NY vs. Trump: A trial in search of an imaginary crime

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Manhattan District Attorney Alvin Bragg’s Theater of the Absurd entered its third week, still without any evidence of crimes committed by the accused.  

Playwright Samuel Beckett would be proud. The Trump hush money trial is like “Waiting for Godot” —a chaotic and nonsensical plot of absurdist fiction. The titular Godot, of course, never arrives. It is an apt metaphor for Bragg’s case against Donald Trump. Jurors may be waiting in vain for criminal offenses that don’t actually exist in the law.  

All of which makes it a trial in search of an imaginary crime.  

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But the District Attorney seems utterly unbothered that his charges are mutable, ill-defined, illusory, or just plain absent.  Instead, he’s contrived a histrionic legal fable meant to fool the jury into thinking that Trump should be convicted for assignations with nefarious people like his ex-lawyer and convicted perjurer, Michael Cohen, as well as erstwhile porn star, Stormy Daniels.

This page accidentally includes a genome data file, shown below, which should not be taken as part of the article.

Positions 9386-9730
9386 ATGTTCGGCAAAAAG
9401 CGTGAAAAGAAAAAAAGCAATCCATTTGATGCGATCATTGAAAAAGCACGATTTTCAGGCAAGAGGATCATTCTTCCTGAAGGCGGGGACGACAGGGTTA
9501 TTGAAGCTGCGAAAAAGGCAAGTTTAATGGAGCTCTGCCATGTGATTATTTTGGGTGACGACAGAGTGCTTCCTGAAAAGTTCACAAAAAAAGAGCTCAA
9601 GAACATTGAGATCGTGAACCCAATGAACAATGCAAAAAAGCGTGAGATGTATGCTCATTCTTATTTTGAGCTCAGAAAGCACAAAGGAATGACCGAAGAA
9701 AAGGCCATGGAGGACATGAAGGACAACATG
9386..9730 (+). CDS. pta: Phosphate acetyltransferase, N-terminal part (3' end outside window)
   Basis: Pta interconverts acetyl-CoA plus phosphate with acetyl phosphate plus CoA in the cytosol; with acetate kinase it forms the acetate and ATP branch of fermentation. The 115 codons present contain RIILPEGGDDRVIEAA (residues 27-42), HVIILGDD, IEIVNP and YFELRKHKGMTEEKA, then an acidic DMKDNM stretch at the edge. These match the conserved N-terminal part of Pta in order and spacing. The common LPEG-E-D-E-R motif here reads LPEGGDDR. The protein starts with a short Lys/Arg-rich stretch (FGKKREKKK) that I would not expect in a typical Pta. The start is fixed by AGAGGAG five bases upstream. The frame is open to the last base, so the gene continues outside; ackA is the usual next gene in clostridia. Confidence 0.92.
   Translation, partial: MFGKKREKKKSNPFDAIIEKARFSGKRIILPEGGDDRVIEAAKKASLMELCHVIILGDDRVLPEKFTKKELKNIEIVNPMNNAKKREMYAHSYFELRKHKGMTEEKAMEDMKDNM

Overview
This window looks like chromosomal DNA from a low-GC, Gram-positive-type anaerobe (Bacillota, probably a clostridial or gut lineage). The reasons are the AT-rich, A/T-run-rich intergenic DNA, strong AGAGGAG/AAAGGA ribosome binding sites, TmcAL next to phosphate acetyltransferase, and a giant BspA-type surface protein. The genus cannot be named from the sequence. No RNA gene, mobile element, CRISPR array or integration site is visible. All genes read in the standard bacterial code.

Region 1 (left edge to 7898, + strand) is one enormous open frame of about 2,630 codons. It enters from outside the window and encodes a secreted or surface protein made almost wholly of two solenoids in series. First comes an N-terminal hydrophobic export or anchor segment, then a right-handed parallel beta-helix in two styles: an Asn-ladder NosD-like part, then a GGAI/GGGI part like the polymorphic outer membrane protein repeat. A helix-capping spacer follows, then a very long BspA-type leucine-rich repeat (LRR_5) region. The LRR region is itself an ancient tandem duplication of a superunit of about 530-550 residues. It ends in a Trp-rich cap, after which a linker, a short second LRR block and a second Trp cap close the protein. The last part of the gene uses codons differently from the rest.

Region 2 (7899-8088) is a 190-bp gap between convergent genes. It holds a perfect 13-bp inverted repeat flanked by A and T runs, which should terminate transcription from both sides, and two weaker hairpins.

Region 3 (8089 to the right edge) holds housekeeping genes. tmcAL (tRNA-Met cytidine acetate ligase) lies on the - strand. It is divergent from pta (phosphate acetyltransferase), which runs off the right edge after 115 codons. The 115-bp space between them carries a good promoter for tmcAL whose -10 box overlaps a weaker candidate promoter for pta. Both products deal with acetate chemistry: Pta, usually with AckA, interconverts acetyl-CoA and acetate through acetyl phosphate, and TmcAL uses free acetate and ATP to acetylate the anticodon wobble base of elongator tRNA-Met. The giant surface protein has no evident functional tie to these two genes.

Stormy Daniels (Phillip Faraone/Getty Images)

On Tuesday, another illusion of wrongdoing took center stage when Cohen’s banker, Gary Farro, testified that his client seemed anxious to create a shell

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